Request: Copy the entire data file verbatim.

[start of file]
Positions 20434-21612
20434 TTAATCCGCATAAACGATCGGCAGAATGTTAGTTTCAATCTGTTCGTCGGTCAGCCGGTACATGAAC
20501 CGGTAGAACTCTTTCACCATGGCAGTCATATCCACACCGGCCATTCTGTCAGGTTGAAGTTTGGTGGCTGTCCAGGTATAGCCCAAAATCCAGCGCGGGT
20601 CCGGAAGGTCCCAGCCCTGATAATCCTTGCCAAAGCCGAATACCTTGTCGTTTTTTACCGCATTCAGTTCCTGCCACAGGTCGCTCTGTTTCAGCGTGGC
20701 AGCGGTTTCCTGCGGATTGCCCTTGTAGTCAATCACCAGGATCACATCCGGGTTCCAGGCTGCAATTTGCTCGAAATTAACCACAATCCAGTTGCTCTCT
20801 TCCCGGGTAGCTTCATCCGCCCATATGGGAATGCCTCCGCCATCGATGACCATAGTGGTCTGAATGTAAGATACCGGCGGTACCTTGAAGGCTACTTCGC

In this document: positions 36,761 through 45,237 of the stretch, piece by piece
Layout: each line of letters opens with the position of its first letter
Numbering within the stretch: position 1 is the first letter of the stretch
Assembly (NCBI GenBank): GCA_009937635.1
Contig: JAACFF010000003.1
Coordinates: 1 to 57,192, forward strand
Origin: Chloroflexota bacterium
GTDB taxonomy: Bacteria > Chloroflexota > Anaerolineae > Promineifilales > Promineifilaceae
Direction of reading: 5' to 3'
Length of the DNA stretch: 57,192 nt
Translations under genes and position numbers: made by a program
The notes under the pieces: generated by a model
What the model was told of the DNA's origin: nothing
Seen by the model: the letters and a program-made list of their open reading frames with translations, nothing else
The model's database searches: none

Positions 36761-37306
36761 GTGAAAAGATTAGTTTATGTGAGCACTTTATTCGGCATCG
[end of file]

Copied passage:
Positions 20434-21612
20434 TTAATCCGCATAAACGATCGGCAGAATGTTAGTTTCAATCTGTTCGTCGGTCAGCCGGTACATGAAC
20501 CGGTAGAACTCTTTCACCATGGCAGTCATATCCACACCGGCCATTCTGTCAGGTTGAAGTTTGGTGGCTGTCCAGGTATAGCCCAAAATCCAGCGCGGGT
20601 CCGGAAGGTCCCAGCCCTGATAATCCTTGCCAAAGCCGAATACCTTGTCGTTTTTTACCGCATTCAGTTCCTGCCACAGGTCGCTCTGTTTCAGCGTGGC
20701 AGCGGTTTCCTGCGGATTGCCCTTGTAGTCAATCACCAGGATCACATCCGGGTTCCAGGCTGCAATTTGCTCGAAATTAACCACAATCCAGTTGCTCTCT
20801 TCCCGGGTAGCTTCATCCGCCCATATGGGAATGCCTCCGCCATCGATGACCATAGTGGTCTGAATGTAAGATACCGGCGGTACCTTGAAGGCTACTTCGC

In this document: positions 36,761 through 45,237 of the stretch, piece by piece
Layout: each line of letters opens with the position of its first letter
Numbering within the stretch: position 1 is the first letter of the stretch
Assembly (NCBI GenBank): GCA_009937635.1
Contig: JAACFF010000003.1
Coordinates: 1 to 57,192, forward strand
Origin: Chloroflexota bacterium
GTDB taxonomy: Bacteria > Chloroflexota > Anaerolineae > Promineifilales > Promineifilaceae
Direction of reading: 5' to 3'
Length of the DNA stretch: 57,192 nt
Translations under genes and position numbers: made by a program
The notes under the pieces: generated by a model
What the model was told of the DNA's origin: nothing
Seen by the model: the letters and a program-made list of their open reading frames with translations, nothing else
The model's database searches: none

Positions 36761-37306
36761 GTGAAAAGATTAGTTTATGTGAGCACTTTATTCGGCATCG